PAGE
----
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Recovery Focused Nutritional Therapy across the Continuum of Care: Learning from COVID-19

Published in Nutrients, September 2021

 OPEN ACCESS  View online here

Take a look at this excellent review on COVID-19 from experts in nutritional support from across the world. These well-known clinicians highlight in their review the important need for information to guide our clinical practice across the journey (from hospital to home) of a patient with COVID-19 and focus on how important it is to also target patient’s recovery, including support for those with long COVID. 

Why is this important?

In patients recovering from COVID-19, malnutrition leading to impaired physical function, affects the ability of individuals to perform activities of daily living and impairs quality of life. We know the long-term consequences of COVID-19 include fatigue and muscle weakness, that can continue even six months after an acute COVID-19 infection.  For those patients with severe COVID-19 illness requiring hospitalisation and intensive care, there will have been even greater physical, functional, psychological and cognitive effects.

What do they recommend?

Designed for clinicians in acute and primary care, the review covers the importance of early, multi-modal nutrition interventions across the continuum of care that are individualised and can improve the outcomes of those with COVID019. 

What is multi-modal nutritional support?

The authors describe multi-modal nutritional therapy as the use of multiple methods by the multi-disciplinary team that are based on the individual needs and goals of a patient that are identified during nutritional assessment.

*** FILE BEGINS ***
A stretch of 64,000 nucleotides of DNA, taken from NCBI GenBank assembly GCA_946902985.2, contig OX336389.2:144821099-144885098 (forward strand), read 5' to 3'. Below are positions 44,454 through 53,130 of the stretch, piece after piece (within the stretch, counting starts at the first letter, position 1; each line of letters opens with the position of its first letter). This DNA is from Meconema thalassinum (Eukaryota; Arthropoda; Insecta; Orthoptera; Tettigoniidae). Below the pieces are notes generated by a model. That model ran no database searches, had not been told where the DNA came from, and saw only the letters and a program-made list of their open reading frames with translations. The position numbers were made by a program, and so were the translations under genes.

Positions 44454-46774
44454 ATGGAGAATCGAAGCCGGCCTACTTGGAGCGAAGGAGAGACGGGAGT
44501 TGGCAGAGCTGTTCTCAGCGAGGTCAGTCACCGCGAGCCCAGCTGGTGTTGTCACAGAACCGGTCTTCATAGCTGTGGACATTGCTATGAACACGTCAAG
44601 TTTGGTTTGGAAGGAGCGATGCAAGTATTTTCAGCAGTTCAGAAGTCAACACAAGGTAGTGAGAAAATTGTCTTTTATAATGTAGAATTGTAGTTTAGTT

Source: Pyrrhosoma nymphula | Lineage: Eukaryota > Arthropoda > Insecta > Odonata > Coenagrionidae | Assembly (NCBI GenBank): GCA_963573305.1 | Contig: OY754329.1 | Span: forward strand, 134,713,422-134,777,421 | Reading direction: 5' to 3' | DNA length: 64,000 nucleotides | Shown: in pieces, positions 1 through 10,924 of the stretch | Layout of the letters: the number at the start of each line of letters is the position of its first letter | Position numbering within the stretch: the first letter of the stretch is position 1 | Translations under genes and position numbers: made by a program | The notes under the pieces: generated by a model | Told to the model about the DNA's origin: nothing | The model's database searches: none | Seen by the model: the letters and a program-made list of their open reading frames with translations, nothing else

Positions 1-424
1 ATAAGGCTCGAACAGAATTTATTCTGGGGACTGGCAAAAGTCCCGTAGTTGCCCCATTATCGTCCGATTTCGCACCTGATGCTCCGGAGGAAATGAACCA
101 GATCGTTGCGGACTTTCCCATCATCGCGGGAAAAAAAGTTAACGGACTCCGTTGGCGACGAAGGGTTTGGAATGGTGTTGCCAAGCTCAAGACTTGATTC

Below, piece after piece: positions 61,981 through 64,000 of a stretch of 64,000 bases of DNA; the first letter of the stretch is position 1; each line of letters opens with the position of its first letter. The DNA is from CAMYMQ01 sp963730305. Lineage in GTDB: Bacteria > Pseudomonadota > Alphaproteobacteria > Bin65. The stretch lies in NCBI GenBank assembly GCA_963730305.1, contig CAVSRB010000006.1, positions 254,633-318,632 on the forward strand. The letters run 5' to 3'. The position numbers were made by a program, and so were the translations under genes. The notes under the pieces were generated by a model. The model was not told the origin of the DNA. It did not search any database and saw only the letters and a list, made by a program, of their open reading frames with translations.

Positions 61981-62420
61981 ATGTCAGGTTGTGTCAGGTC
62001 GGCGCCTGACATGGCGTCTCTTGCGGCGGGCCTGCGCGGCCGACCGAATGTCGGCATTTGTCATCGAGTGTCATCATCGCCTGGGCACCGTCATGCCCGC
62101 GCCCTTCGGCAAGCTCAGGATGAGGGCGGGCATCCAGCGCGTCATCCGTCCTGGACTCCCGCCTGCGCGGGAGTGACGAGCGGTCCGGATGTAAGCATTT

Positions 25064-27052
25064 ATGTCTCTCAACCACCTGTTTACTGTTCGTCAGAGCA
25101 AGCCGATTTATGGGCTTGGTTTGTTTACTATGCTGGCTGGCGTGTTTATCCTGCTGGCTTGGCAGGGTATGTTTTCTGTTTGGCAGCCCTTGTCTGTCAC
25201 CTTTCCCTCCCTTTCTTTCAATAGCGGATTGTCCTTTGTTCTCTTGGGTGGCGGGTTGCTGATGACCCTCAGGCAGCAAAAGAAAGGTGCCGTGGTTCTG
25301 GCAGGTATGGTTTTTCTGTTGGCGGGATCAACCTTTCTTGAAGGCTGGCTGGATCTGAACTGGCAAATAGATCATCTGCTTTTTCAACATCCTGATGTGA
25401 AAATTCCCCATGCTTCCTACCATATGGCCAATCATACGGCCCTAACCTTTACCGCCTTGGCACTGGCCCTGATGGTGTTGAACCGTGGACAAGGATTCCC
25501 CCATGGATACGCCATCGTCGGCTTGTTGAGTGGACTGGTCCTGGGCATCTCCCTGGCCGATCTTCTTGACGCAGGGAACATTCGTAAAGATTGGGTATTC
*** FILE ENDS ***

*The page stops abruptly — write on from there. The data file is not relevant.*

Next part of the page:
This can include:

  • A combination of nutritional interventions, e.g. dietary counselling, food fortification, texture modification, thickened fluids, oral nutritional supplements, enteral tube feeding, or parenteral nutrition, chosen depending on the individual needs of the patient
  • The use of specific individual nutrients, e.g. protein, vitamin D, omega-3 fatty acids, where appropriate (perhaps for muscle-targeted nutritional support) 
  • Nutritional interventions can be combined with other forms of treatment  e.g. physical activity, exercise and/or psychological support, to help patients achieve the outcomes that matter to them. 

The authors recommend that the nutritional support must be started early, targeted to individual patient needs and maintained across the continuum of care from hospital to home.

They conclude that the primary goal of nutritional support in this patient group is ‘to prevent complications and support recovery to enable COVID-19 patients to achieve the best possible nutritional, physical, functional and mental health status’.

Take a read of the full publication to discover more on this important area of nutritional support.